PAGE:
The turf is made firm by beating it with wooden beater. The turf is water immediately and irrigation is continued till it sets with soil. 4. By Turf plastering: Mixture of bits of grasses along with mud and water is termed as turf plastering. The paste of grass is spread evenly on prepared ground. It is then covered with 1-2 cm thick layer of sieved manure or soil. Watering is done at regular intervals so that the grass make constant with soil and grow successfully. This method is not suitable in dry areas where grasses get dry after spreading.
Maintenance of Lawn: Weeding: Weed pose great problem in maintenance of lawn and infestation gives an ugly look to lawn. Motha (Cyperus rotundus) and doob (Euphorbia thymefolia) are major weed in lawn. Weed is a problem in established lawn. Once established it becomes very hard to remove weed.
It is advisable to go for regular weeding in order to remove weeds. It is very difficult to eradicate motha from lawn completely. Deep hoeing, removing stolon of the plant helps in minimizing infestation of the Doob. In established lawn the regular mowing can keep the growth of motha under check.
Liming: Frequent irrigation at close intervals and stagnation of water makes the soil of the lawn acidic. The growth of moss is indication of acidity of lawn. For ameliorating acidic situation lime @ 250 g per square metre is added in the soil. Rolling: Rolling is practiced with the object of helping the grass in this anchorage to the soil. It is also worth in making the lawn level after weeding. The stone or pebbles also interfere with mowing blade. To press the pebbles rolling is beneficial.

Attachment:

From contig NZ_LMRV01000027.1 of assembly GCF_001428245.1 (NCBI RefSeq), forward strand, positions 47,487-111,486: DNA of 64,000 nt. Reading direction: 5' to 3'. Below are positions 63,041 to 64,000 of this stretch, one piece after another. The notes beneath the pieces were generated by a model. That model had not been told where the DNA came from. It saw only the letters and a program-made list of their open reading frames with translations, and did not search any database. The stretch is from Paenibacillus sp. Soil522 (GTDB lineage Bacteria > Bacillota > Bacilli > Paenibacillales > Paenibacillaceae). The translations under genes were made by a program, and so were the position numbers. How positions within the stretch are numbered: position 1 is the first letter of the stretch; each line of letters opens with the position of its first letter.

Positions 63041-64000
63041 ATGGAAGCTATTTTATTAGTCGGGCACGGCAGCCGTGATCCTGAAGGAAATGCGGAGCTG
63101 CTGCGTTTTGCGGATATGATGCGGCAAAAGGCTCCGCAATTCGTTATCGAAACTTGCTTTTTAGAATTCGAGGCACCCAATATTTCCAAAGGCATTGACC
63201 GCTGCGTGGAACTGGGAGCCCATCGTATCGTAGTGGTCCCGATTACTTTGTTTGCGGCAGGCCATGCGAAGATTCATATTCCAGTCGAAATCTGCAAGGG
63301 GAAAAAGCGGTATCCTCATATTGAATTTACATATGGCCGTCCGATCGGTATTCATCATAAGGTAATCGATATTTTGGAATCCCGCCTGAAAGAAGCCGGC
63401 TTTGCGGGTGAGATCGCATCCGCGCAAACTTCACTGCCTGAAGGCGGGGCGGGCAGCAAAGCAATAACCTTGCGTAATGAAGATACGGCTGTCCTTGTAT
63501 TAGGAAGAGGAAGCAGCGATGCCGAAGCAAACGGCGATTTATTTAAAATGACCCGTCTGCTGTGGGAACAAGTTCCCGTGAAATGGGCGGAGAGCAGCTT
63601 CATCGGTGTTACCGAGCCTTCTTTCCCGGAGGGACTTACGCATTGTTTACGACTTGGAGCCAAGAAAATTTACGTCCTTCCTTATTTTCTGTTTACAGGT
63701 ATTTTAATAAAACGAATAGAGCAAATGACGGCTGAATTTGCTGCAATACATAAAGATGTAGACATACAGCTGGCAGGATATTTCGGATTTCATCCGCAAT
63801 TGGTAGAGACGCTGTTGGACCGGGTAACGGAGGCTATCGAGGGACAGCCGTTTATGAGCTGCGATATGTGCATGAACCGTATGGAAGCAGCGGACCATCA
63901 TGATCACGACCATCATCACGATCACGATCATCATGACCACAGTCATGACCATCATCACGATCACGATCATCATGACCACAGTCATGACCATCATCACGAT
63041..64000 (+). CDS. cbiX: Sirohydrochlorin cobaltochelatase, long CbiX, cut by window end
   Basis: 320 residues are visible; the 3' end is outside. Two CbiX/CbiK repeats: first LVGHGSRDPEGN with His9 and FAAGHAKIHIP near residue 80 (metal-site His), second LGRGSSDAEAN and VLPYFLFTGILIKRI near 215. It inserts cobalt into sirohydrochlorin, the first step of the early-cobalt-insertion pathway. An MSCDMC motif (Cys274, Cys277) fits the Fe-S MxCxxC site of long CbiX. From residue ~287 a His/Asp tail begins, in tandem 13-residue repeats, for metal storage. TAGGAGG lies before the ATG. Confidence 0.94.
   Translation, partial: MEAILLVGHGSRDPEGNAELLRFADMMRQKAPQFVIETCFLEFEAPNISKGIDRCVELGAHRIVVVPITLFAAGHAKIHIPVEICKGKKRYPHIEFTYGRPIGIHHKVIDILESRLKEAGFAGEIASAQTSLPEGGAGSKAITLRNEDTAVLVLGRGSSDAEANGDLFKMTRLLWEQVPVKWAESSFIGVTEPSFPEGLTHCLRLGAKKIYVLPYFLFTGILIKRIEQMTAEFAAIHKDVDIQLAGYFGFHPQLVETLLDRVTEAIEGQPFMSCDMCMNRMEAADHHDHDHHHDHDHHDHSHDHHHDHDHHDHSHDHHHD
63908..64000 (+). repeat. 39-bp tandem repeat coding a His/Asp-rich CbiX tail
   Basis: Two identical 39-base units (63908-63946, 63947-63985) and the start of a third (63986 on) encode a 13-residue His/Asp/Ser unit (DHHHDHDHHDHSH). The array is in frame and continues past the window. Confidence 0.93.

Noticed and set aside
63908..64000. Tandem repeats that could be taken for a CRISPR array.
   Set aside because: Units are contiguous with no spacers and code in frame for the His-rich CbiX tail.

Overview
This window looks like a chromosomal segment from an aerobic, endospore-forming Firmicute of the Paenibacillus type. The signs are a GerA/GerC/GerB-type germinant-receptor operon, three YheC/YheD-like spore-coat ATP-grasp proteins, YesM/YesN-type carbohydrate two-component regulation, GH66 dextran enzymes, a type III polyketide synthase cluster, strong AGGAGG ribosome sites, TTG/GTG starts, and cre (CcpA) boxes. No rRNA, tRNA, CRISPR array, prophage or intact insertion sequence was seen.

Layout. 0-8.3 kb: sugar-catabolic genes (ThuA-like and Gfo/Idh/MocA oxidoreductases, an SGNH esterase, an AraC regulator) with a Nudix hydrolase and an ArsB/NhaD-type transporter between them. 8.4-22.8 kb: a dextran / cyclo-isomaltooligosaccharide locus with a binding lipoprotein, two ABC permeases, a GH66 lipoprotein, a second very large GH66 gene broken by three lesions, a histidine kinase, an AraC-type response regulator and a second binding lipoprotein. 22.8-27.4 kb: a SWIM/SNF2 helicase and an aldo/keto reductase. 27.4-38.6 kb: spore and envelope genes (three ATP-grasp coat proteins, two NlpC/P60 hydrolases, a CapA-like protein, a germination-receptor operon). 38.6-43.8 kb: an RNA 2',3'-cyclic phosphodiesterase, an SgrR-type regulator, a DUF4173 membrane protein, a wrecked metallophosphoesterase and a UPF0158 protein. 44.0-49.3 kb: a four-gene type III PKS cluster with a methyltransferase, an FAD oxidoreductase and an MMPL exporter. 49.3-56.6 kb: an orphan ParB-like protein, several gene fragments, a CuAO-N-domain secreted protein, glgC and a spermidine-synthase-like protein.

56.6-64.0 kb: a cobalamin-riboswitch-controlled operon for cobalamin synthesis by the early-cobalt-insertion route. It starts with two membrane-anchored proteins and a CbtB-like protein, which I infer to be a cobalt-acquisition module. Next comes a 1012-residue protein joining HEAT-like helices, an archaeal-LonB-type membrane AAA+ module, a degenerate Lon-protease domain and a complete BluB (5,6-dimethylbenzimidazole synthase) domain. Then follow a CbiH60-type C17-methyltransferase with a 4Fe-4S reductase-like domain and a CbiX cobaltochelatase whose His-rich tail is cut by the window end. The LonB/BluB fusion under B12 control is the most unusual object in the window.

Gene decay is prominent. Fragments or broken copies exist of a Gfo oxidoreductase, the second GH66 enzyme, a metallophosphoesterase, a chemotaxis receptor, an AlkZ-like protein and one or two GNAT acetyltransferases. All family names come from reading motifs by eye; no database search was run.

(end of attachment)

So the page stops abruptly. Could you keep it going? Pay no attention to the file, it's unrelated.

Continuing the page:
Rolling is avoided in wet soil as it makes the soil compact. Mowing: Mowing is done to prevent excessive growth of grass higher the growth of grass higher is the frequency of mowing. Sweeping: The removal of cut-over grasses from lawn is mown; the sweeping using broom is practiced. Sweeping is also done every morning by dragging hose pipe of irrigation to allow draining and mixing of dew drop with soil. Irrigation: Doob is a shallow rooted crop and needs frequent and light irrigation.
Now -a-days provisions are being made to irrigate the lawn using sprinklers. The frequency of irrigation depends upon soil and climatic conditions.
Physiological Changes during Flower Senescence:
The senescence of flowers is marked by loss of dry matter, primarily due to hydrolysis of macromolecules such as starch, sugars, protein and nucleic acids. The starch is broken down into sugars which are transport to the flowers. The breakdown of proteins release ammonia in the cells, which causes blueing of petals in red cultivars of proteins rose. Senescence is also marketed by changes in the property of membrane such as in microviscosity and loss of phospholipids and permeability which results in leakage of pigments, sugars, mineral ions and total electrolytes, thereby leading to death of the tissues.